Banditry is common away from the capital, so care should be taken when planning trips. However, no visit to Djibouti would be complete without an excursion to the salty Lac Assal, the second-lowest point on Earth. It’s a bumpy ride to get there, but the views are worth every potential bruise.

Lac Assal




Dominique • Wai‘tu kubuli
  • Official Name: Commonwealth of Dominica
  • Capital City: Roseau
  • Population: 72,324
  • Language: English, Dominican Creole, French
  • Currency: East Carribean dollar
  • Continent: North America

What’s Dominica like?

One of the most rugged – and arguably one of the most beautiful – of the Caribbean island nations, Dominica (pronounced Dom-in-EEK-ah, with emphasis on the third syllable) is still being formed by geothermal activity and is home to the second-largest hot spring in the world. It is also a haven for a diverse array of flora and fauna, much of which is protected by an extensive national park system. Much of the island is covered in lush mountainous rainforest, with spectacular waterfalls and gushing rivers. Dominica is not as well-renowned for beaches as other, flatter, Caribbean islands, but there are still typical sandy retreats to be found, particularly in the north of the island. The country receives year-round warm Caribbean sunshine. However, it is also prone to hurricanes.


France was the first colonial power to take possession of Dominica in the face of fierce opposition by the native Carib people. In 1763, Great Britain ousted the French and the island became part of the British Empire. English became the main language on the island, but French retains a presence to this day. Independence came to Dominica in 1980, and the country has become modestly well-off, with an economy that relies heavily on tourism, offshore finance and agriculture (particularly banana production).

One cool thing about Dominica

The country’s national bird is the Sisserou parrot, which can be found nowhere else in the world. Indeed, it is can only be found within a 35 sq mi area of the island’s rainforest.

One sad thing about Dominica

The country is regularly hit by powerful hurricanes. In August 2015, Tropical Storm Erika killed more than 30 people, a sizable number in a country of just 70,000 people. The storm also caused catastrophic damage to infrastructure and the economy.

Neighbours Textbox
As an island nation, Dominica has no land borders. It’s closest neighbours are the French Caribbean island territories of Guadeloupe to the northwest and Martinique to the southeast.


What’s it like for tourists?

Dominica’s economy relies heavily on the tourist trade, and as a sun-drenched Caribbean island, it is popular with cruise passengers and well-heeled holidaymakers. As such, the island is well used to catering to guests. However, the landscape makes Dominica a more adventurous destination than some of the lower-lying Caribbean islands, with hiking and mountain-climbing among the most popular activities, and there is a remarkably diverse array of jungle wildlife to discover. Nevertheless, beachgoers will have no trouble finding their own slice of paradise.

Dominica passport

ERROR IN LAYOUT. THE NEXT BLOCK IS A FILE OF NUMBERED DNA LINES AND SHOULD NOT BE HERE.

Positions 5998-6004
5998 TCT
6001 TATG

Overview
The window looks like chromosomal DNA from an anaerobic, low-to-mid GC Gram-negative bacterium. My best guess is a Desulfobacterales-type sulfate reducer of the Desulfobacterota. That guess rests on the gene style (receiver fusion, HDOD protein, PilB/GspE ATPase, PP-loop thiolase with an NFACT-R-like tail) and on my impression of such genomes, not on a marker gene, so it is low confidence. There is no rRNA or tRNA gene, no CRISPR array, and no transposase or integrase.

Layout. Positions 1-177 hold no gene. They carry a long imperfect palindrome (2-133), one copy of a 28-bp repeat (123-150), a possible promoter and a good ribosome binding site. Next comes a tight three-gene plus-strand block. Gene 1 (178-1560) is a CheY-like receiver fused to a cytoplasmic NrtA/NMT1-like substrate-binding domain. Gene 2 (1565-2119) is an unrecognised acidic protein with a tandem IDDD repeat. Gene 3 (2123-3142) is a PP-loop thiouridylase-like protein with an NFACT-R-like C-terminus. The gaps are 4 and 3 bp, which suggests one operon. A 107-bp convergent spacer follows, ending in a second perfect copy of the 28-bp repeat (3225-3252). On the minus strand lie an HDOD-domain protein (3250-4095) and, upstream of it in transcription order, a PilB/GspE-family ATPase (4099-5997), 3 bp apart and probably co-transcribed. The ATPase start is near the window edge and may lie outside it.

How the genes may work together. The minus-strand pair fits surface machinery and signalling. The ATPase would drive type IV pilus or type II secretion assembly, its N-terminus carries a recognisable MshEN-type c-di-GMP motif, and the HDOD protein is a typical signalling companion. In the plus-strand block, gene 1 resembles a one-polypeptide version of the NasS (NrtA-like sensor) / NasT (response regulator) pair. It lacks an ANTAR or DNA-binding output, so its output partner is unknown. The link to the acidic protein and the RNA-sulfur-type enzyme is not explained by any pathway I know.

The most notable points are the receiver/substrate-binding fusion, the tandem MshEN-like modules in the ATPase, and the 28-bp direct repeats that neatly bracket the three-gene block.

Dominican passport

Most visitors to Dominica head either to the beaches or into the mountains, but it is worth taking some time to explore the charming and friendly towns that dot the island, especially around the coast. The capital, Roseau, has a small-town feel, and is home to plenty of traditional Caribbean churches and markets. The historic French Quarter is particularly picturesque.

Windsor Park cricket ground, Roseau



Dominican Republic

República Dominicana
  • Official Name: Dominican Republic
  • Capital City: Santo Domingo
  • Population: 10,075,045
  • Language: Spanish
  • Currency: Peso
  • Continent: North America

What’s the Dominican Republic like?

One of the most successful economies in Latin America, the Dominican Republic shares the island of Hispaniola in the Caribbean with the much poorer country of Haiti. It’s a mountainous country with a Caribbean climate and significant biodiversity. At one time a Spanish New World colony, the country has also known brutal occupation at the hands of neighbouring Haiti in the late 1800s and was also occupied by the United States after the First World War. The post-World War II Dominican Republic has seen dictatorship, civil war, another period of US occupation and finally a move towards democracy. The Dominican people are a diverse mix of Taino Indian, Spanish and the descendants of African slaves.

Dominican Republic

The last two decades have seen impressive economic growth in the Dominican Republic, making it one of the fastest-growing economies in the western hemisphere. This is in sharp contrast to its poverty-stricken neighbour, Haiti, and a large number of Haitians have become refugees in the Republic, forced across the border by poverty and natural disasters that have ravaged their homeland. Addressing the Haitian influx is a major challenge facing the Dominican Republic. Meanwhile, a large number of Domincans and their descendants live overseas, especially in the United States. The capital city, Santo Domingo, is the hub of the nation’s political and economic life.

One cool thing about the Dominican Republic

Although not widely enforced, it is still technically against the law in the Dominican Republic to share a kiss in front of a police officer.

One sad thing about the Dominican Republic

The country has become home to large number of immigrants from Haiti, and many of these Haitians lack official status as citizens in the country. Since 2015, deportations have been underway, and vigilante groups have become involved in trying to intimidate Haitians.